Mississippi Judge Indicted For Allegedly Assaulting A Mentally Disabled Man In Racial Incident At Flea Market

635595197608427362-WeisenbergerJustice Court Judge Bill Weisenberger of Madison County has been indicted on a charge of simple assault involving a confrontation that he allegedly had with a mentally disabled man in which the judge was accused of striking Eric Rivers, a 20-year-old African American, and yelling “Run, ni**er, run.” The alleged assault occurred at the Canton Flea Market on May 8 of last year where Weisenberger was working as either a security guard or a traffic monitor (accounts differ).

Witnesses have said that Rivers was asking vendors for tips to help load and unload their vehicles.

Weisenberger voluntarily stepped down from the bench but is continuing to receive his annual salary of $47,500.

If convicted, Weisenberger could face up to 5 years imprisonment and a fine for the felony.

This is not the only allegation against Weisenberger (who by the way takes a cheerful mugshot). He has been accused of imposing an illegal DUI sentence against an African American in his courtroom. There is also a lawsuit filed against both the judge and the county over the arrest of an African American women on the charge of “roaming livestock.” No such charge exists.

A woman at the flea market also accused the judge of berating a female vendor in front of her and, when the vendor objected to his tone, she alleges that the judge told her to get her husband “because he didn’t take orders from a woman.” She also said that she heard the judge bragging about slapping the autistic man earlier.

Weisenberger is a Republican elected in 2011 and is a former law enforcement officer and former emergency operations director in Madison County. Notably, in Mississippi, the only requirement to be elected a Justice Court judge is a high school diploma and, if elected, courses of up to six hours of training a year.

That would seem one obvious reform for the state. A law degree would seem a reasonable condition for being a judge in any state.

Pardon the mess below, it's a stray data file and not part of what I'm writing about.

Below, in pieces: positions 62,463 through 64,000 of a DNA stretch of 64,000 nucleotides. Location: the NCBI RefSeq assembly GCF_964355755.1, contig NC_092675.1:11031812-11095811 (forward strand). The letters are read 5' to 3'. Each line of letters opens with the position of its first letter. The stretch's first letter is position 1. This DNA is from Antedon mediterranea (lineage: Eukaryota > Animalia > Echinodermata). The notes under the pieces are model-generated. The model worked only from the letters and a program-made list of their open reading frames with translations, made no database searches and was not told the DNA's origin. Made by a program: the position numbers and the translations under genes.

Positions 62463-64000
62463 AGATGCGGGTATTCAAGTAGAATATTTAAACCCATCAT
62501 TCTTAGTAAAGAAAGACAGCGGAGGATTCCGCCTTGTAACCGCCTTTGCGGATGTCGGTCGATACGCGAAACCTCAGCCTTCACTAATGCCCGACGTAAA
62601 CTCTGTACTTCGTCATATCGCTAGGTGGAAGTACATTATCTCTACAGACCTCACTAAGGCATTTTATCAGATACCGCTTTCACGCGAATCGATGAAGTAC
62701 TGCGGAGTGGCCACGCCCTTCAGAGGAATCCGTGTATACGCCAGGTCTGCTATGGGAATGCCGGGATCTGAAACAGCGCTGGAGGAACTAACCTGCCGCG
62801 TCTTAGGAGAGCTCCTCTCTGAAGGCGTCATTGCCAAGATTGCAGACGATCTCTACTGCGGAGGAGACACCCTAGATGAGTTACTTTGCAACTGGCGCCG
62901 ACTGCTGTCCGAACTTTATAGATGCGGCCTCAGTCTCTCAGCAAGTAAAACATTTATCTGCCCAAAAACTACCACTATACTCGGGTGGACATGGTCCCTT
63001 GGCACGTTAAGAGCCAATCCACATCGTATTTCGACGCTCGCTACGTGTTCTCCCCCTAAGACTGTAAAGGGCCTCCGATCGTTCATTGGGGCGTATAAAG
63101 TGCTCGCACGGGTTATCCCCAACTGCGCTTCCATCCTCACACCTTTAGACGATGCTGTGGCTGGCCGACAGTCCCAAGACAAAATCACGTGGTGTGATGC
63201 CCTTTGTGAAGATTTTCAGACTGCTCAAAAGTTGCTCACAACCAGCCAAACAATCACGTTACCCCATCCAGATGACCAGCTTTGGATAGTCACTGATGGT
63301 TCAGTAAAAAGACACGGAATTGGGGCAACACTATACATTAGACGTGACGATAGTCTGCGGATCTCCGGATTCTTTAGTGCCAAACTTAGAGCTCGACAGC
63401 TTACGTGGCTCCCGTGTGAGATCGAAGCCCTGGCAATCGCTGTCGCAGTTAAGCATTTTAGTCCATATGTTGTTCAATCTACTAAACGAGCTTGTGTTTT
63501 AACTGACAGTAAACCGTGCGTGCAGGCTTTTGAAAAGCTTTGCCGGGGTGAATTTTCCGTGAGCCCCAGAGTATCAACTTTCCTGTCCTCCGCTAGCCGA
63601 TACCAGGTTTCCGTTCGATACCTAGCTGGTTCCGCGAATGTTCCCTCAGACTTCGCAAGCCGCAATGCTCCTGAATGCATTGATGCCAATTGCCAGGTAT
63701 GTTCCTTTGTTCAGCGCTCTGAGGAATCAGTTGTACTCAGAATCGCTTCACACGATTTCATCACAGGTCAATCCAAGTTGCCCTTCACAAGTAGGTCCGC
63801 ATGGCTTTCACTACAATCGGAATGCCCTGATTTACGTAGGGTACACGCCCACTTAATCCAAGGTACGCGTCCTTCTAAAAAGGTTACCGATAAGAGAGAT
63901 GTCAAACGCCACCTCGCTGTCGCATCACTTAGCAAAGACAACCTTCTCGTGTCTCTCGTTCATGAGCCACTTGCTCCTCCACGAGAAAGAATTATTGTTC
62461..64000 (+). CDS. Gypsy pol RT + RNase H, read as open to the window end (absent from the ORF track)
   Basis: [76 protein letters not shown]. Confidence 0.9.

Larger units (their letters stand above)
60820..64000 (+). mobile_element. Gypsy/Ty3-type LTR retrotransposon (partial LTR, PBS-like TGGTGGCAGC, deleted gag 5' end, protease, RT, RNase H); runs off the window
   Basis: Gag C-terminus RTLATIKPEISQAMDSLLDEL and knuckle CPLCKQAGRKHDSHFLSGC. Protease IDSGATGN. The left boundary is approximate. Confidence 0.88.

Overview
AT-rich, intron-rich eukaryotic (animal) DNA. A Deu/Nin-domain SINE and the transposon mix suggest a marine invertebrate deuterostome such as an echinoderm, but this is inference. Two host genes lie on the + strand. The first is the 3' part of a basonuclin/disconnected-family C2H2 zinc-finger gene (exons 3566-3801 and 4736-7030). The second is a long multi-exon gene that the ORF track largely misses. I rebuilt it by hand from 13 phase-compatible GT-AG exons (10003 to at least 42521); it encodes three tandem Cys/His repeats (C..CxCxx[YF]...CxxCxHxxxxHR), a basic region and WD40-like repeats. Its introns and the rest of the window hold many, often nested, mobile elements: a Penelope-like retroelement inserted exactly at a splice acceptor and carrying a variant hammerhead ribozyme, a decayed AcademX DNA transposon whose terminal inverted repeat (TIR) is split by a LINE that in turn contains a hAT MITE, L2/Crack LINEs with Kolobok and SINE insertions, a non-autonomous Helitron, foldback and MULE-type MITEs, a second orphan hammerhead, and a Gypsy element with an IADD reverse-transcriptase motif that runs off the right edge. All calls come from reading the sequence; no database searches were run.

30 thoughts on “Mississippi Judge Indicted For Allegedly Assaulting A Mentally Disabled Man In Racial Incident At Flea Market”

  1. In Missouri, where I am holed up now, they have a judge selection process known as The Missouri Plan. A Commission sits together and considers nominees. They choose three. The three go on the ballot in the county where the judge will sit. The voters decide from the list of “qualified” candidates. This works in St. Louis City, St. Louis County, Jackson County and a few others. Also it is in force for the Court of Appeals and the Mo Sup. Court. This beats Mississippi. The State of Missouri is named after the Missouri River and the state of Mississippi is named after the Mississippi River. They are worlds apart– although those rivers do meet up in Missouri.
    When I travel from St. Louis to New Orleans I avoid Mississippi. I fly.

  2. Requiring a high school diploma in Mississippi is already setting the bar pretty high. Prediction is, he runs for US Senate in 2016 and wins.

    BTW: The right to privacy wasn’t “created”, it was ascertained in the penumbra of rights laid down in the Bill of Rights, but apparently a high school diploma isn’t enough to understand that.

    1. RTC – requiring a high school education is setting the bar higher than any federal office requires.

  3. What happened to the old presumption of innocence? Let’s convict him and have our hanging..

    I agree that IF he did these things he need to be removed from the bench, convicted and then his should be treated as any other defendant. Even in my state (Georgia, assuming he had no prior convictions) would probably mean probation, Our courts are so crowded (5x the volume of the federal courts) the Risk Assessment Questionnaire is run by the probation office and if it indicates a low risk, there is almost a certainty of probation,

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